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Buyers beware, you can lose your property if the developer defaults

If the builder has defaulted to a lender and the latter wants to take possession of the property, homebuyers should approach debt recovery tribunal for a stay order

Tinesh Bhasin  |  New Delhi 

homebuyers
Representative Image.

Recently, over 200 families living in the Noida housing society Gardenia Gateway were shocked when they received an eviction notice from the Union Bank of India. The notice said that the developer – Gardenia India – had taken a loan of Rs 78.45 crore and had defaulted, according to reports. Since the developer had mortgaged the project for the loan, the bank said it was well within its rights to attach the property to recover the debt, the notice said.

If a developer has mortgaged a project to a lender and defaulted, the bank can take possession of the property, according to lawyers. Typically, when an individual purchases a property from a developer, it’s the buyer’s responsibility to do the due diligence and check whether the title is clear. In case the project is mortgaged, the buyer should ask the developer to get a no-objection certificate (NoC) from the lender to sell the house. If the buyer fails to do so, the courts can consider it negligence on the buyer’s part.

In the case of Gardenia Gateway, the remedy would depend on whether the buyers got the NoC, or if they have paid stamp duty and registration, or if they are just mere allottees.

Buyers’ obligations: Usually, the realtor is legally bound to inform the lender when he sells any unit in the project and ask the financer to release the charge for the specific house. In some states, like Maharashtra, the law makes it clear that for an under-construction property, it is the developer’s responsibility to have a clear and marketable title. If a project is mortgaged to a lender and the developer still allows you to pay stamp duty and register the flat, without getting an NoC from the lender, it amounts to cheating.

The law gives first preference to secured creditors over buyers who only have an allotment letter. The agreement that lenders sign with the developer gives the former superior rights over allottees. If buyers don’t have an NoC from the lender or a document that shows that the bank has released the charge on the house, the solution can be complicated.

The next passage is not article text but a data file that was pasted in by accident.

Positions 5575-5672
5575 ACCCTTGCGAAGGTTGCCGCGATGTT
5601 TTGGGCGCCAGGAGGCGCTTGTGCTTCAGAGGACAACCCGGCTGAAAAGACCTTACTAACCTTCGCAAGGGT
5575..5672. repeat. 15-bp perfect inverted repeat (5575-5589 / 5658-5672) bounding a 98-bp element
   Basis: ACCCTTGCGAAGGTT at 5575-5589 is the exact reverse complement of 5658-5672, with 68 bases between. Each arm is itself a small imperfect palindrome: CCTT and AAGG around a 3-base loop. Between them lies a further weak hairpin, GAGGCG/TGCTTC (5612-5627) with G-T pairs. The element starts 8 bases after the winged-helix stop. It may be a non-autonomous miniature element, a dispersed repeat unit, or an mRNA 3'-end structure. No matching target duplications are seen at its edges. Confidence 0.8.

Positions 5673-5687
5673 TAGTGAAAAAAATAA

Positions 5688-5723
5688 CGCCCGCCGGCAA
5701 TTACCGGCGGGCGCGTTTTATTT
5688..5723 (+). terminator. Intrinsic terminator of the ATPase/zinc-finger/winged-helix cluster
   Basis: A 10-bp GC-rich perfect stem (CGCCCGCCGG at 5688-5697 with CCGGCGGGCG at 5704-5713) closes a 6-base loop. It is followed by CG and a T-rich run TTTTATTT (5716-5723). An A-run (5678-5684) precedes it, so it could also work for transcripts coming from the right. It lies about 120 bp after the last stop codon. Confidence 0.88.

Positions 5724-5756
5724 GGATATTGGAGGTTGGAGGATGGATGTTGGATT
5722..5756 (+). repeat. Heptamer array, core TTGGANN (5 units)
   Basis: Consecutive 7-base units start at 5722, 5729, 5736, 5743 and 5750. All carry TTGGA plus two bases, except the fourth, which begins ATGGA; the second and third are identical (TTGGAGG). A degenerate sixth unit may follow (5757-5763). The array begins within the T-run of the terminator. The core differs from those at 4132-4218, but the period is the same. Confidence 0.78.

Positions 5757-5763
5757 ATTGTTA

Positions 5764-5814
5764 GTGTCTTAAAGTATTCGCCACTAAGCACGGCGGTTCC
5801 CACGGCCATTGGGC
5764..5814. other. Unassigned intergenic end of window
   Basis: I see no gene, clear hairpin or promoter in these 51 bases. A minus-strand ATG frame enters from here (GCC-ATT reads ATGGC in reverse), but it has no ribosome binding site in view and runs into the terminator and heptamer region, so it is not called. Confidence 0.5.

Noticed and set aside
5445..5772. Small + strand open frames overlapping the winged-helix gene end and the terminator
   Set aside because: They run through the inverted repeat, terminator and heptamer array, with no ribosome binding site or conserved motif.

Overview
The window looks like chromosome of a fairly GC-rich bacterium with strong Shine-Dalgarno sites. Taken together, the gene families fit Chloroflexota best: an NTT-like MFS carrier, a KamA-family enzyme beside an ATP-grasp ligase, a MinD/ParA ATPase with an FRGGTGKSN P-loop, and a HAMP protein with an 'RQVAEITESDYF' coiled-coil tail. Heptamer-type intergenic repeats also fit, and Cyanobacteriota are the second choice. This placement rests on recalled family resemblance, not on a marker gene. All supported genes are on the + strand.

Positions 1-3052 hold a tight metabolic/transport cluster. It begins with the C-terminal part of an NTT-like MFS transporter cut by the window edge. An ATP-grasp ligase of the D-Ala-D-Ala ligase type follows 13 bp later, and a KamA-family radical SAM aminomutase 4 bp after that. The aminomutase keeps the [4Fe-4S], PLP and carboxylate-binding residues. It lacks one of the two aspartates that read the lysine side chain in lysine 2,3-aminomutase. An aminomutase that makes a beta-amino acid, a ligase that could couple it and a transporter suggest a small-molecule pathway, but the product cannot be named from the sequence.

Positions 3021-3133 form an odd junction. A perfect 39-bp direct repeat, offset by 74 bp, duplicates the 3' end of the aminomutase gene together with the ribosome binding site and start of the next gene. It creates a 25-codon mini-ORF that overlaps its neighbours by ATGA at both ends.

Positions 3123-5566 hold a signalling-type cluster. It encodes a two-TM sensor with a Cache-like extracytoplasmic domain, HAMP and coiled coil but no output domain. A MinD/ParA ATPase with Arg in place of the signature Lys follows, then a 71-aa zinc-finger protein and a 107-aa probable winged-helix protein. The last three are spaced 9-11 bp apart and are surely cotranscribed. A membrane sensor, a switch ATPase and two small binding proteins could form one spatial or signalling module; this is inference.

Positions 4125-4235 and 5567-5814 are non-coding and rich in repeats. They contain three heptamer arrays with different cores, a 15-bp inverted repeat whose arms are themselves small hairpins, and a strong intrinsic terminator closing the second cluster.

Those buyers who have taken a loan to buy the property would have received an NoC from the developer’s bank. Typically, lenders don’t sanction a home loan unless the buyer submits the NoC .

There’s little precedence in case of buyers who have paid the stamp duty and registered the house but did so without the developer’s lender releasing the charge of their home. It’s a grey area as the property is now in the buyers’ name while being mortgaged. Buyers who have not registered the flats and don’t have an NoC would be considered as mere allottees.

Try to get a stay order: To prevent a lender from taking over their properties, homeowners need to approach the debt recovery tribunal from where the bank has obtained the eviction notice. Lawyers say that the buyers should try to get a stay order preventing the lender from taking possession of their properties. Homeowners need to convince the court that their rights would be jeopardised if the lender goes ahead with the possession.

According to lawyers, the buyers should form an association to implead in the court. There are times when developers provide personal guarantees to the lender when taking a loan. The personal guarantee can be land parcels or properties belonging to the developer or directors of the company. If there’s a personal guarantee, the buyers can request the court to direct the lender to use the personal guarantee to recover the due.

First Published: Wed, August 14 2019. 16:23 IST
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